When a scientist wishes to test that substance A causes disease K, he can make a study of people who are or who are not exposed to A and compare the number of incidents of K in the two populations, thereby calculating the relative risk and the probability P that this occurred by accident. According to his lights he might deem the result to be a significant statistical association, but note that he has not “proved” that A causes K. It is a gamble, a throw of the die, that might pay off or might not. Not a very good bet.
Suppose therefore that he goes on to examine ten substances A to J and ten diseases K to T. He now has one hundred combinations of substance and disease. He therefore has a hundred times the number of chances of undercutting his chosen value of P. In epidemiology, this is more often than not set at 0.05.
Let assume that there are, in fact, no real relationships between the substances and the diseases and that it is all down to random numbers. If he sticks to his criterion the Poisson approximation applies and he can now expect 100P “successes”, or 5 successes using the conventional value. What he should do, of course, is adjust his criterion to account for the greater likelihood of random successes, but does he? More often than not, the five successes are published as “scientific facts” and the other 95 ignored, which is a form of publication bias.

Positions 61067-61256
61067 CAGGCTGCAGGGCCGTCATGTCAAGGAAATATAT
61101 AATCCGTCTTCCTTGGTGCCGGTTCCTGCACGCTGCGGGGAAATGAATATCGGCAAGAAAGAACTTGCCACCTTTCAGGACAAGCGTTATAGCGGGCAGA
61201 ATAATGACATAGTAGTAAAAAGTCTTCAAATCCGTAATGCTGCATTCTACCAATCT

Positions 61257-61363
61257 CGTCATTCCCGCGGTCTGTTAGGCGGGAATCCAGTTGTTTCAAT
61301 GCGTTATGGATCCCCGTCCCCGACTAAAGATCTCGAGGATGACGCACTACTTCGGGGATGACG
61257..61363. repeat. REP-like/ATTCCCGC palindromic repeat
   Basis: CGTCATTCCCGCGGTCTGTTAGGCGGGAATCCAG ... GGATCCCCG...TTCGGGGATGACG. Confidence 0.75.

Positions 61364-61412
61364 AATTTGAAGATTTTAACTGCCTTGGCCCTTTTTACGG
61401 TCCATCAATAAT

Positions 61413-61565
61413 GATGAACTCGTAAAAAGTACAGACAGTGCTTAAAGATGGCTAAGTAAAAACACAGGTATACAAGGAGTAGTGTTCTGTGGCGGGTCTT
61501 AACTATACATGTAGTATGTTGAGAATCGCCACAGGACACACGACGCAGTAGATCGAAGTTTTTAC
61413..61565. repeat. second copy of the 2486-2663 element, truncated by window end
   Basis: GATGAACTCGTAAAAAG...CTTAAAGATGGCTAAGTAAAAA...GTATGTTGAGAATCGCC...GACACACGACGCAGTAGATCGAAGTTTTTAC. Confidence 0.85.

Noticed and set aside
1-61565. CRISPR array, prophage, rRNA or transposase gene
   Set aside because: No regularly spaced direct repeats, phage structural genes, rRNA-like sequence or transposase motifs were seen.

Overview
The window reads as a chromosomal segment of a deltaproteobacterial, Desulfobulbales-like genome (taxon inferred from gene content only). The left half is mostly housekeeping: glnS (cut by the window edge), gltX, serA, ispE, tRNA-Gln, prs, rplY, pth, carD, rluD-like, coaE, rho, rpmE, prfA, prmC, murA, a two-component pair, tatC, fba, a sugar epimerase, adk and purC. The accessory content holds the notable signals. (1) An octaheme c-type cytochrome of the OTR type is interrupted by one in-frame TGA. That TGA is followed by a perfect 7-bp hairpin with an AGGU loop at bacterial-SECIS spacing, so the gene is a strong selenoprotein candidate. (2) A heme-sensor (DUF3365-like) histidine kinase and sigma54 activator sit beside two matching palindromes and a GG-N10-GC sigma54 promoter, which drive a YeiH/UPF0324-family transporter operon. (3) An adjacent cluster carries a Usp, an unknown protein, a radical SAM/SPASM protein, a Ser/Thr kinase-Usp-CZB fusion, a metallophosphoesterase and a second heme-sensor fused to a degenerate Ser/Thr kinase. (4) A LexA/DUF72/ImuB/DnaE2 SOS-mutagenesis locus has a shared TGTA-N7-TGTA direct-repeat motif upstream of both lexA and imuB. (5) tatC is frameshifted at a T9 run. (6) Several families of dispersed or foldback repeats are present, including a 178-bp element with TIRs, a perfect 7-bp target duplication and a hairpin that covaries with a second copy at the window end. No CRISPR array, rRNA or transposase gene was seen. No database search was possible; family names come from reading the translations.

Data dredging, however, will usually go even further than this. Large databases are often set up with hundreds of putative causes and effects. These lend themselves to retrospective “mining” for apparent associations. In addition to the fundamental statistical flaw outlined above, there are other problems:
1 The data gathered are often of an anecdotal nature. They are often in areas where people lie to themselves, let alone to others, especially with the modern pressures of political correctness (e.g. alcohol, tobacco or fat intake). People like to be helpful and give the answers they think questioners want to hear. There is little or no checking as to whether the recorded “facts” are true.
2 People are often equally vague about their illnesses. They might be either hypochondriacs or ostriches.
3 Many of the questions put to subjects are vague to the point of absurdity, such as what people have in their diet. Can you remember what and in what quantity you ate last week?
4 Questioners are liable to add biases of their own in recording responses.
5 Some of the variables are then calculated indirectly from these vague data, such as the intake of a particular vitamin being estimated from the reported diet, or factors such as deprivation and pollution being estimated from the postal code.
6 There are often indications of reverse causality (e.g. people might have abandoned a therapy through illness, rather than become ill because of abandoning the therapy).
7 Often researchers disguise the fact that a result is part of a data dredge and present it as a single experiment, but they sometimes inadvertently let the cat out of the bag by mentioning other variables.
8 The subjects of the data base are often unrepresentative of the population at large, e.g. they might be restricted to the medical professions or co-religionists.
Further reading: Junk Science Judo.
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